Group Roles: Everybody Loves Lanyards!

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As mentioned in a previous post I recently ran a CBL unit in my classroom with students working on solutions in small groups for the first time. This seemed daunting but it actually was a lot easier than I thought it was going to be. For the most part, teams worked together efficiently and the classroom ran smoothly when I thought chaos was sure to reign.

One idea I introduced was group member tasks; each member of the group had a set responsibility that allowed the groups to work together with all jobs being filled. I know this is an old idea but I’ve never used it before and it worked like a dream. The quiet kids got a chance to be heard, the bossy kids had to step back and concentrate on their own jobs, the kids that previously rode on the wave of the group had to fulfil a job so they wouldn’t let down the team down, and most importantly, everyone got a lanyard. Nothing makes people feel important like a lanyard does. 

The roles:

  • Chairperson: not the boss, but the facilitator. The chairperson has to run votes on decisions, make sure all group members get a say and  no-one dominates conversations.
  • Documenter: this person keeps all notes, pictures, papers and documents and bits and pieces that accumulate throughout the project. They take photos and videos of tasks as they group complete them, and are responsible for having footage for the group’s solution video.
  • Scribe: self-explanatory and very difficult for grade 2s! They take notes on all important decisions and discussions and are in charge of any writing that takes place, such as on posters.
  • Reporter: this person reminds the group what they are up to each time they meet, and are responsible for filling in the teacher on progress during group conferences, and report back to the class on what the group is doing.
  • Resource getter: a fancy title, to be sure. They quite obviously collect resources (such as iPads, paper, construction materials) when needed, and is the only person allowed to ask the teacher for help when it is needed (and the group CANNOT continue without help).

I made the role cards for each student to wear using Canva, and you can download them here. Tip: print them nine-to-a-page to make them lanyard size.

 Are there any roles you think are important that I’ve missed?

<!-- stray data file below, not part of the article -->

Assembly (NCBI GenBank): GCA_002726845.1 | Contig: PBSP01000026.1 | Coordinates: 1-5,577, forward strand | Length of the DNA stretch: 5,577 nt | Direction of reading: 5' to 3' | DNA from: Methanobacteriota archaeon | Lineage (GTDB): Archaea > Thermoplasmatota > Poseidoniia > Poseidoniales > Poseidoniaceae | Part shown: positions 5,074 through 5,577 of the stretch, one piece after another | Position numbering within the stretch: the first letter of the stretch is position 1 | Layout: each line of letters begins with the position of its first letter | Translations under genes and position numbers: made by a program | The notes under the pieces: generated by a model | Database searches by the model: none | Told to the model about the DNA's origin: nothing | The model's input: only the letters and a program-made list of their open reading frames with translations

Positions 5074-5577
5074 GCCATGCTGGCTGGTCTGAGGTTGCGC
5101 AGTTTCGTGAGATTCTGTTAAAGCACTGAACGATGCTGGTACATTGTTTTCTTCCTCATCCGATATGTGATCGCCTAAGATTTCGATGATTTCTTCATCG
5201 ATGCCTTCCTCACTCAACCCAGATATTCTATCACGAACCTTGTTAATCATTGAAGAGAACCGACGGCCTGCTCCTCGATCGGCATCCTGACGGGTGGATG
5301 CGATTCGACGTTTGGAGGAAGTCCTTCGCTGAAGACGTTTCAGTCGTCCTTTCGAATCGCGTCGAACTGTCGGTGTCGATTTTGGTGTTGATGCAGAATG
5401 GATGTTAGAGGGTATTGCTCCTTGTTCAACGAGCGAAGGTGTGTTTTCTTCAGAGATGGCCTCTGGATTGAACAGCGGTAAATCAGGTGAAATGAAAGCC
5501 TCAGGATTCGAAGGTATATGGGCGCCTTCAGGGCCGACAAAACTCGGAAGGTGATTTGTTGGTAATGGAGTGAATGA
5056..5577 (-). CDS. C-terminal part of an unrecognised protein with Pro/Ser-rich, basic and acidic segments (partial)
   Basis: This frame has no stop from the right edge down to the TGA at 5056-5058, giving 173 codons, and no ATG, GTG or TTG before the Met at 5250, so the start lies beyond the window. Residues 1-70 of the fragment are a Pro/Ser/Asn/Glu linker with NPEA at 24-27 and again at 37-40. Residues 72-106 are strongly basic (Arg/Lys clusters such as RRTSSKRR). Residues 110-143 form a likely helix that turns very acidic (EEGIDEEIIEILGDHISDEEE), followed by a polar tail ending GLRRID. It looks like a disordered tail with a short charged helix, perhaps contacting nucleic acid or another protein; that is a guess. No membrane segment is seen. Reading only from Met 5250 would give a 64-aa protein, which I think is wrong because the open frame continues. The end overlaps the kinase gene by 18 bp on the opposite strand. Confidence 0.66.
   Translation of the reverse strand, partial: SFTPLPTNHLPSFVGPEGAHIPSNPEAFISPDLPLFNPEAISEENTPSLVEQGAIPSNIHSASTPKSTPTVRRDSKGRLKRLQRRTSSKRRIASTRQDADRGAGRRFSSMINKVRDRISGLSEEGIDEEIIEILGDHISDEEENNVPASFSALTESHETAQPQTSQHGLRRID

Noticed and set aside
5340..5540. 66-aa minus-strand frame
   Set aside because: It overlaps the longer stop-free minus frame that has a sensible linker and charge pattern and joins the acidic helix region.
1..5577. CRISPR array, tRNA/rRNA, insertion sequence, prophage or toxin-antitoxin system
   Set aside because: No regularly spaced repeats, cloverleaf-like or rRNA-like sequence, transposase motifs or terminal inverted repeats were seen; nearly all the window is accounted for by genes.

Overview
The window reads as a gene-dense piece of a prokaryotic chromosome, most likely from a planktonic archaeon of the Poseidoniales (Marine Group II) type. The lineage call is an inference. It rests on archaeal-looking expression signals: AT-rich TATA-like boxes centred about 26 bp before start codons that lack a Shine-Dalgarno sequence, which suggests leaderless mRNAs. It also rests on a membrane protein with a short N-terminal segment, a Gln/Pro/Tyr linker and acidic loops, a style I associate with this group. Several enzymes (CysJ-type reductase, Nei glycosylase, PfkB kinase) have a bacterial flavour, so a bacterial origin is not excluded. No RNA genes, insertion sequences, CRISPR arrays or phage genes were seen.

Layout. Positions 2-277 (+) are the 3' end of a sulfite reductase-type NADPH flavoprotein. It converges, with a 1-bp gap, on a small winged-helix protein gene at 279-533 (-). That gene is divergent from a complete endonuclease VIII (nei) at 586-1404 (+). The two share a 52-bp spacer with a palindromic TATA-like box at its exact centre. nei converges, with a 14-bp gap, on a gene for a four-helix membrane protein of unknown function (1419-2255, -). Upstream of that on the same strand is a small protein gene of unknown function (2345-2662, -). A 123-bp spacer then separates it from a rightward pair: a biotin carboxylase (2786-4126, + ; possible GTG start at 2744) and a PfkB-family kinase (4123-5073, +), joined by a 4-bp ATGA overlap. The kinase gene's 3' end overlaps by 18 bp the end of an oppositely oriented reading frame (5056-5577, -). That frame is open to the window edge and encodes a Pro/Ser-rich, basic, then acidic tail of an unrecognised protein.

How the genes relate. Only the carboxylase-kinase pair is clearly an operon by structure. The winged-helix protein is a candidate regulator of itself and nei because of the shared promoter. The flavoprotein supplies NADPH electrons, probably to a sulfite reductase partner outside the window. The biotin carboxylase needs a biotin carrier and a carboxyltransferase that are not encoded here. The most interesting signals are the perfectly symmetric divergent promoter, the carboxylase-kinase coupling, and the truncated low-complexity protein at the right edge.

How do you manage responsibilities within groups?

4 thoughts on “Group Roles: Everybody Loves Lanyards!

  1. As always, I love your ideas Emily!
    Are students in groups for the whole topic – including for the challenge solution?
    I’ve paired my kids this term with a ‘reflection buddy’ and they’ve been creating an ongoing Book Creator presentation of their learning and thoughts for the term. I’ve found some students aren’t particularly happy with their partners at times – perhaps larger groups would work better, particularly with assigned roles. I remember reading about this with Primary Connections. You are a whiz at this stuff – I look forward to seeing how this goes with your and their learning!
    Keep us updated!!


    • They are only in groups once they begin the solution. They think of their own ideas for a solution, then mingle and discuss ideas with others and form groups by finding similar ideas and interests and agreeing on a challenge. From there I gave out the job cards (at random for our first go).

      It’s a great idea to make an ongoing presentation – that might be something I can encourage the documenter to do to keep track of their progress and process. I think you’re always going to have some problems with kids working together – there’s an upside and downside to small and larger groups. It’s about teaching them strategies for how to work together effectively.

      Thanks for the comment Abbey 🙂


  2. I love this idea of having students with specific job roles in their CBL groups. I have been thinking of putting something like this in place as we begin our solution groups and stumbled back across this post of yours. With your help and ideas here I will be implementing these roles to help my groups work towards their end goal.

    Have you continued these roles in your current CBL unit? How did these roles go last year? Was there anything you would change or alter?

    Thanks also for sharing your wonderful role cards. It saves me time in creating my own. Hopefully I can save you time in some way later!



    • Thanks for the feedback Candice. I think it would work brilliantly with your older kids too. I haven’t got the students using these roles yet in this unit, but they will be starting them soon as they begin to develop their solutions. I think the particular roles I selected for this have worked out well. The only one that is not as well utilised so far is the documenter. I thought that role would be particularly good for the solution videos but as yet I haven’t gotten to making those with grade 2s. That’s my aim for this term. Fingers crossed!

      Good luck with your groups! Let me know how they go!


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